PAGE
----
I do not believe I have ever commented on a Cruise Consultant. Michael Coleman is by far the best Cruise Consultant we have met. The last week there was a booking frenzy on board due to generous onboard incentives. Michael handled the enormous amount of bookings -- met with the passengers and kept his smile and sense of humor the entire time. We saw him at his computer working at 11:00 p.m. On top of all that, he loves his job!
Our Butler, Raju is amazing. He sought us out to make certain that everything we needed was being taken care of. He made suggestions for special orders (like the fabulous mushroom soup) and insured that we had them at dinner. He is a top notch Butler and a great human being. Our Steward, Putu was also quite amazing. Our suite was kept perfectly all of the time. We never had to wait for our suite to be cleaned. He knew when we went to breakfast and insured it was done before we returned.
La Veranda was the biggest surprise for us. The food was improved (especially loved the salmon in a puffed pastry with butter sauce . . . . no calories of course?) The service was usually slow or absent on our prior cruises. On this cruise the service was consistent and excellent. Abigail, one of the managers in La Veranda has been in La Veranda for quite some time and insures that everything is handled promptly and efficiently. An up and coming "star" in La Veranda is "Mi Made". She remembered our names from the beginning and always greeted us with a smile. Some of the servers and wine stewards work both LV and CR. We received amazing service from Laksman and Andy (our drinks appeared at our table almost before we did), Wilson and Jackson as well as many more. Each and every person working in La Veranda was a pleasure to be around. Bravo La Veranda!
We generally receive good service and food in Compass Rose. One reason for is that we intentionally dine early -- before the crowds (plus, it leaves more time for after dinner drinks in the lounge). The first time we entered Compass Rose we were pleasantly surprised to see Head Waiters Francisco and Joey. We have cruised with them both before and they are delightful. Next we discovered "Zaldy" -- the perfect waiter (he also gives good hugs). Emmanuel and Andrew made sure we had our favorite wine at our table each night. I need to make a special note at this point because there have been discussions on CruiseCritic as to whether or not you need to find a server and sit mostly in their section. You absolutely can find excellent service anywhere in Compass Rose. However, for us, when we get to know the crew working in a certain area of the restaurant, it enriches our experience. I asked Zaldy about this and he also enjoys seeing the same people as it gives him a chance to anticipate their needs since he served them previously.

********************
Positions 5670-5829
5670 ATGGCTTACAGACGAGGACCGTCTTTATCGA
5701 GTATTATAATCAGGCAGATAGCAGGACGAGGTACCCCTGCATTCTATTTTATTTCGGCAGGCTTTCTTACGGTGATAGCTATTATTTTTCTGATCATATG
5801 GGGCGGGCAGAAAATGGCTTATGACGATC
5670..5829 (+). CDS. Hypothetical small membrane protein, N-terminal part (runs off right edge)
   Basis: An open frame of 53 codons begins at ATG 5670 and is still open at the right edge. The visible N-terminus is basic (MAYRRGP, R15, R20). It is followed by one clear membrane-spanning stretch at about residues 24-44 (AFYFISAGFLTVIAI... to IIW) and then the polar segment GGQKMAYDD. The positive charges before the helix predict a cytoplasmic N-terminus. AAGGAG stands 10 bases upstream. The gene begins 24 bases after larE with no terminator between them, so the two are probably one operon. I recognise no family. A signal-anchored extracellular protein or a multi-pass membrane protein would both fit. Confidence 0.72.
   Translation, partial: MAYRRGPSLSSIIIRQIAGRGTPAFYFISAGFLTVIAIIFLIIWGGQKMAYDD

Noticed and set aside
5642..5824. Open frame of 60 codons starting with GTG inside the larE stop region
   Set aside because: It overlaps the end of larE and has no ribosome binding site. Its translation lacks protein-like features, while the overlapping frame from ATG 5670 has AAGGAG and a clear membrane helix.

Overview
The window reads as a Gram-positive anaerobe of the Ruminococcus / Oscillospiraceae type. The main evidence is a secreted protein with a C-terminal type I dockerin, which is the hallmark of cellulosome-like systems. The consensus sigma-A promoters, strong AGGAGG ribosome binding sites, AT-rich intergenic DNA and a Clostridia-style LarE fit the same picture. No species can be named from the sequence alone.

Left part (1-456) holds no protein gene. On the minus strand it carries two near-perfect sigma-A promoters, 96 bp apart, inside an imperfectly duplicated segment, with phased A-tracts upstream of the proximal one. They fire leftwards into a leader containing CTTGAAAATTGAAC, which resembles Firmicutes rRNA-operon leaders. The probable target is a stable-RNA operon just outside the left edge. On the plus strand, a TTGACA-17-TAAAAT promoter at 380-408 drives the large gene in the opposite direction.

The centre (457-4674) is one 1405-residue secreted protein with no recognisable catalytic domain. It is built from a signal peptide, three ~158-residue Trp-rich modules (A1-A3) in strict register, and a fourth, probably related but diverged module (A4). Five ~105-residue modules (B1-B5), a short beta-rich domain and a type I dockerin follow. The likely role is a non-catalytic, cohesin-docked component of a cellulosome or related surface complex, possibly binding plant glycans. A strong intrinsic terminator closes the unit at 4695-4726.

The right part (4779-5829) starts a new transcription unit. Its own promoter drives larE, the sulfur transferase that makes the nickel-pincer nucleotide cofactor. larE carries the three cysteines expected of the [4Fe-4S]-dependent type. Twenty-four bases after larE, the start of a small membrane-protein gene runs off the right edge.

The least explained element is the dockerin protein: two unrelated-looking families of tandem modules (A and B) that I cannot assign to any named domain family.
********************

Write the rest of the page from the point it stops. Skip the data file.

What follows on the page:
While nothing can ever be perfect, the food in Compass Rose was right on target most of the time. We enjoyed many excellent meals there.
Signatures is a restaurant we want to like. I have come to the conclusion that we do not like French food. We dined at Signatures on the first night of the "new" menu. The foie gras was undercooked (for me) and the accompanying chutney did not compliment the foie gras. Half of the halibut was tasty-- the other half undercooked. This was due to the way it was cut (much thicker on one side than the other). We did enjoy one item very much -- the tomato soup!
Prime 7, IMO, needs consistency. We have had the best and worst crab legs at Prime 7. This time I wonder if the crab was held over from the last cruise. For the first time we asked for the crab to be taken out of the shell. Both of our plates had small bits and pieces of crab -- not very flavorful.
Overall we find the food on Regent to be good to excellent. The Dining Room Manager Chimmy was everywhere at the same time (or so it seemed). He wants perfection and I believe it is being achieved most of the time.